A Tax Bill Becomes, Well, Taxing
Terry H. Schwadron
Dec. 1, 2017
Senate Republicans seemed on their way last night to passing their tax bill, particularly after Sen. John McCain, R-Az, the eponymous maverick, agreed to back it. Then the small; group of Republican senators most concerned about deficits pushed back, and the bill was being rewritten overnight.
The nonpartisan Joint Committee on Taxes released its analysis Thursday of the Senate GOP tax bill, concluding that it will not produce enough economic growth to fully pay for its tax cuts. Rather it will increase the deficit by $1 trillion over 10 years. Republicans say the report is overly pessimistic, but because Senators Bob Corker of Tennesee, Jeff Flake of Arizona and James Landford of Oklahoma took it seriously, Republicans went to town overnight to find ways to raise an extra $350 billion in tax revenue.
That’s right — enacting a bit of a tax hike to pass an overall tax cut.
Still, they may all vote on it this morning.
Great. A vote on a bill no one has read, that does the opposite of what backers say it does, and that will change a lot of things that have nothing to do with taxes.
Democrats are AWOL, of course, not wanting to be associated with a bill that they see as a pastiche of tax breaks that favor corporations and the rich. Generally, Republicans, who need a win, emphasize those elements that provide an immediate, if not lasting modest break in taxes for many taxpayers.
Generally, the parties have reversed traditional roles over deficits. Usually Republicans are steadfastly against increasing the deficit. This bill will increase the deficit by $1.5 trillion, not a small amount. The argument, growth will pay for the bill.
It’s a bad bill.
Though the economy is on the move now pretty solidly, President Trump and Republicans want to feed it “rocket fuel” towards a much fast growth rate.
Still, surveys and conferences with CEOS suggest repeatedly that most companies will use and saved tax money to buy back stock or to reduce corporate debt or to offer stockholders bigger dividends rather than expand and to add jobs or to offer wage increases, as the Republicans suggest will happen.
One side issue to get deficit-minded senators fully on board their tax overhaul may be on a collision course with Senate rules. Senators Corker, Flake and Landford are considering a trigger mechanism in the plan that would impose automatic tax increases if their tax cuts don’t jog the economy as much as they hope.
Another involves winning the vote of Sen. Susan Collins of Maine who wants an unrelated bill to move at the same time that offers to keep health care supports in place for two more years.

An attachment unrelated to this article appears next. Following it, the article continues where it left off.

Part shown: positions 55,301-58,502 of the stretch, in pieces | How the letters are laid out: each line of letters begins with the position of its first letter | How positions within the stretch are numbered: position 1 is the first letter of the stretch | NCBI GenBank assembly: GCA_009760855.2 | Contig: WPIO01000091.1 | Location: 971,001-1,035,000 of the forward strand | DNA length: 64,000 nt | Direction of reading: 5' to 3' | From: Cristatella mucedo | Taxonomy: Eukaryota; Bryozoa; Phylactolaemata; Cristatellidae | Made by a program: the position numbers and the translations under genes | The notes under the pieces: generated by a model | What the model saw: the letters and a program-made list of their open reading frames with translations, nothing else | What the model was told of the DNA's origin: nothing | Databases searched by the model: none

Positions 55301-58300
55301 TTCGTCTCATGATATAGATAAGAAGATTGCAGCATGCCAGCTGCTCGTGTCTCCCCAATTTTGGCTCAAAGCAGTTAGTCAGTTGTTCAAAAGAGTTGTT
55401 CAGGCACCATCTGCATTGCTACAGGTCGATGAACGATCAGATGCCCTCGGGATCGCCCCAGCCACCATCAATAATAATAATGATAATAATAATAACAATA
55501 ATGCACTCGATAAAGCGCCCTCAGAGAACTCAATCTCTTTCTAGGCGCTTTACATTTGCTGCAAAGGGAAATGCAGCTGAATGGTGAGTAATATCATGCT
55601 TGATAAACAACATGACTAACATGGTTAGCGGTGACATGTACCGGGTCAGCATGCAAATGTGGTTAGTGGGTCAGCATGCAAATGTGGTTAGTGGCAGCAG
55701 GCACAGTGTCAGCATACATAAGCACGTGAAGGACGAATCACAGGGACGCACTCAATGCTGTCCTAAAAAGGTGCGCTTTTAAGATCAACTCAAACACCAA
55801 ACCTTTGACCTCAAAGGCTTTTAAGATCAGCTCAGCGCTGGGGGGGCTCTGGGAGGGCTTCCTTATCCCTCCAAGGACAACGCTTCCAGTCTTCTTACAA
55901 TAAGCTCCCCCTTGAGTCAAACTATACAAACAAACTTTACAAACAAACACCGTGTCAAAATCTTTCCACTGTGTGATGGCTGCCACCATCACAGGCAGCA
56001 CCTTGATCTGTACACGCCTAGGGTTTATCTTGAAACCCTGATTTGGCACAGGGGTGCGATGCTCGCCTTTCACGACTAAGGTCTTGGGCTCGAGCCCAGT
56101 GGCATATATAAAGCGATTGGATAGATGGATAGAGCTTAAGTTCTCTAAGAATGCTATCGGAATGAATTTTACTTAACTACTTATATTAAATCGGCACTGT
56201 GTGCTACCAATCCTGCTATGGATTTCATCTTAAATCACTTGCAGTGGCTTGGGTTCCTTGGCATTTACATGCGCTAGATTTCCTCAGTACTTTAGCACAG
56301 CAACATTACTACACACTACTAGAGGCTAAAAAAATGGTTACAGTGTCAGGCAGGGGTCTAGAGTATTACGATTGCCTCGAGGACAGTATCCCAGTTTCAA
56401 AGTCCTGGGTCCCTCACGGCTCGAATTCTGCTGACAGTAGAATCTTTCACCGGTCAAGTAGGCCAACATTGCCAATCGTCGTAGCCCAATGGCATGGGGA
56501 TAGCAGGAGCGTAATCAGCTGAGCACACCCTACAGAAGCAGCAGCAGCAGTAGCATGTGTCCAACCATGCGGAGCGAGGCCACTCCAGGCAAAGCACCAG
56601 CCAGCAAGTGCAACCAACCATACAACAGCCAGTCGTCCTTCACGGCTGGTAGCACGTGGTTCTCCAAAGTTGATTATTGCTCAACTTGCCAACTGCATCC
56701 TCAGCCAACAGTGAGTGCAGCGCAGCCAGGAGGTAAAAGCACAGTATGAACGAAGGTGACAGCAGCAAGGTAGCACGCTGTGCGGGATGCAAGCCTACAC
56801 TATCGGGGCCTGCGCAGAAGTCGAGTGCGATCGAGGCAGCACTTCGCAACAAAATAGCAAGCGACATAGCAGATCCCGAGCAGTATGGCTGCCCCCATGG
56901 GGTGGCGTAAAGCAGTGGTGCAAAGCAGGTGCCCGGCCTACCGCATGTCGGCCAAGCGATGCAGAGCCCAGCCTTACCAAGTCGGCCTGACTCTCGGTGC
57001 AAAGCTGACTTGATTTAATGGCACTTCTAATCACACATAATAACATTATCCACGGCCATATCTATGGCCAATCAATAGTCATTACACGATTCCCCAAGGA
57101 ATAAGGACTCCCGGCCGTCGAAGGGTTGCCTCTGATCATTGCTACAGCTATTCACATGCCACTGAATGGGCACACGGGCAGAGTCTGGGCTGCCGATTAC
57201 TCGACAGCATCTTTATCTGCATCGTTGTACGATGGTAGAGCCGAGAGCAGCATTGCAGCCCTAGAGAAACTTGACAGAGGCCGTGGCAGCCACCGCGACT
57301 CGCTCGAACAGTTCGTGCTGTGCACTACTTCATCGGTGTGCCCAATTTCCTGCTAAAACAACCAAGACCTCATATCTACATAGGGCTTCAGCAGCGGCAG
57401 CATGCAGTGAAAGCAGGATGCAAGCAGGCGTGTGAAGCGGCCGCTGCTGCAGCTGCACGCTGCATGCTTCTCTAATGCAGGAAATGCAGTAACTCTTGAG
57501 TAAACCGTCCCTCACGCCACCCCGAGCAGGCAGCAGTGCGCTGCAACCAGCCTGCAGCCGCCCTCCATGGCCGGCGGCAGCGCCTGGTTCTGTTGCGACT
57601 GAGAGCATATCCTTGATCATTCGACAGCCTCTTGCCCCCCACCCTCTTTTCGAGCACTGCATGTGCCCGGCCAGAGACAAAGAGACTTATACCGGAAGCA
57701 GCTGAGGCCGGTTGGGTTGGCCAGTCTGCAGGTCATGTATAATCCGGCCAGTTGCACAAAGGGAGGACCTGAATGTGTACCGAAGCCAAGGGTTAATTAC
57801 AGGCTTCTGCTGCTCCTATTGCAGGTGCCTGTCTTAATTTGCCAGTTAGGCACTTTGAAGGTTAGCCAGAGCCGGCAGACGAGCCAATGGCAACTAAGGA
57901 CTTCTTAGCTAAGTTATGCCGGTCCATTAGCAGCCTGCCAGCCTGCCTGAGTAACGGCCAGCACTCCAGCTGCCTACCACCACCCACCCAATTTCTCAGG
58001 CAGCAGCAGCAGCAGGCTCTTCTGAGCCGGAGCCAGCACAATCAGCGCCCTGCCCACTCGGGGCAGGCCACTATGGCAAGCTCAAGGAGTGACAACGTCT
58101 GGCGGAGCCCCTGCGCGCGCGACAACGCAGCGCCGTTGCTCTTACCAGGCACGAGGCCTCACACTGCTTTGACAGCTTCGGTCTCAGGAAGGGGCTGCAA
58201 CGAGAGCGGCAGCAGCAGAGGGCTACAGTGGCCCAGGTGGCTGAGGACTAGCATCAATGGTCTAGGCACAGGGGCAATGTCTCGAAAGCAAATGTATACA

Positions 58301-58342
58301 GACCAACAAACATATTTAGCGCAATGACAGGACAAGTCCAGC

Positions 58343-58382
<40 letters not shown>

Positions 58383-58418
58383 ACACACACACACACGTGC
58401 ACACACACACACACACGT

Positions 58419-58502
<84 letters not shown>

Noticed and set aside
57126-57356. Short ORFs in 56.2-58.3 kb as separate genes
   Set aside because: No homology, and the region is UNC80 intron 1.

Of course, to me, a larger issue is the annual federal budget which must be decimated to save enough money to pay for the tax cuts and for a huge military spending increase. The true effects of the tax bill may well be in the elimination of huge swaths of other government spending to help pay for the missing tax revenue.
Let’s remember that this bill is messy. Among other things, it is a bill that:
— Makes permanent corporate tax cuts, but does not make tax breaks for individuals permanent. Rather, every analysis says middle class homeowners will be paying more after 2026, not less. Republicans say we need it to boost the economy, which is already moving along quite well.
— Favors the rich by percentage of cut as well as by real dollars with elimination of estate taxes, alternative minimum taxes and consolidation of tax brackets. Republicans put the emphasis on exempting the first $12,000 from tax or $24,000 for a couple if taxpayers do not itemize; they call this simplifying. It eliminates deductions for medical costs, student loans, state and local taxes, and reduces deductions for mortgages, depending on which version of the bill is under discussion.
— Donald Trump says will not help him personally. While impossible to prove since Trump will not share his tax returns publicly, every analysis says he is wrong. The elimination of the estate tax alone will save his family millions of dollars; so too, the elimination of the alternate minimum tax will directly save Trump money. The one year for which there were partial tax returns, the alternative minimum tax accounted for the great bulk of the tax he paid.
— It eliminates the health care individual mandate, a move that will further destabilize health care markets and cause health care prices to spike for seniors and those facing serious illness.
— It adds anti-abortion language that has nothing to do with taxes.
— The Senate bill changes the method by which “cost of living” changes are measured to slow down increases that show up in Social Security or Medicare payments or earned-income tax credits. Over 10 years, that change alone will cost working families $31 billion.
— It allows for oil drilling in the previously protected waters off Alaska, a sop to get the Alaska senator’s vote, and allows churches who pay no tax to get involved formally in politics.
— It offers tax breaks to owners of private planes and golf courses. Hmmm.
— The Senate version also has a tax break for makers of beer, wine and spirits, for no apparent reason.
There are ample reasons to vote no.
Still, it looks as if Senate Republicans will find a way to Make American Corporations Great Again, and that is depressing.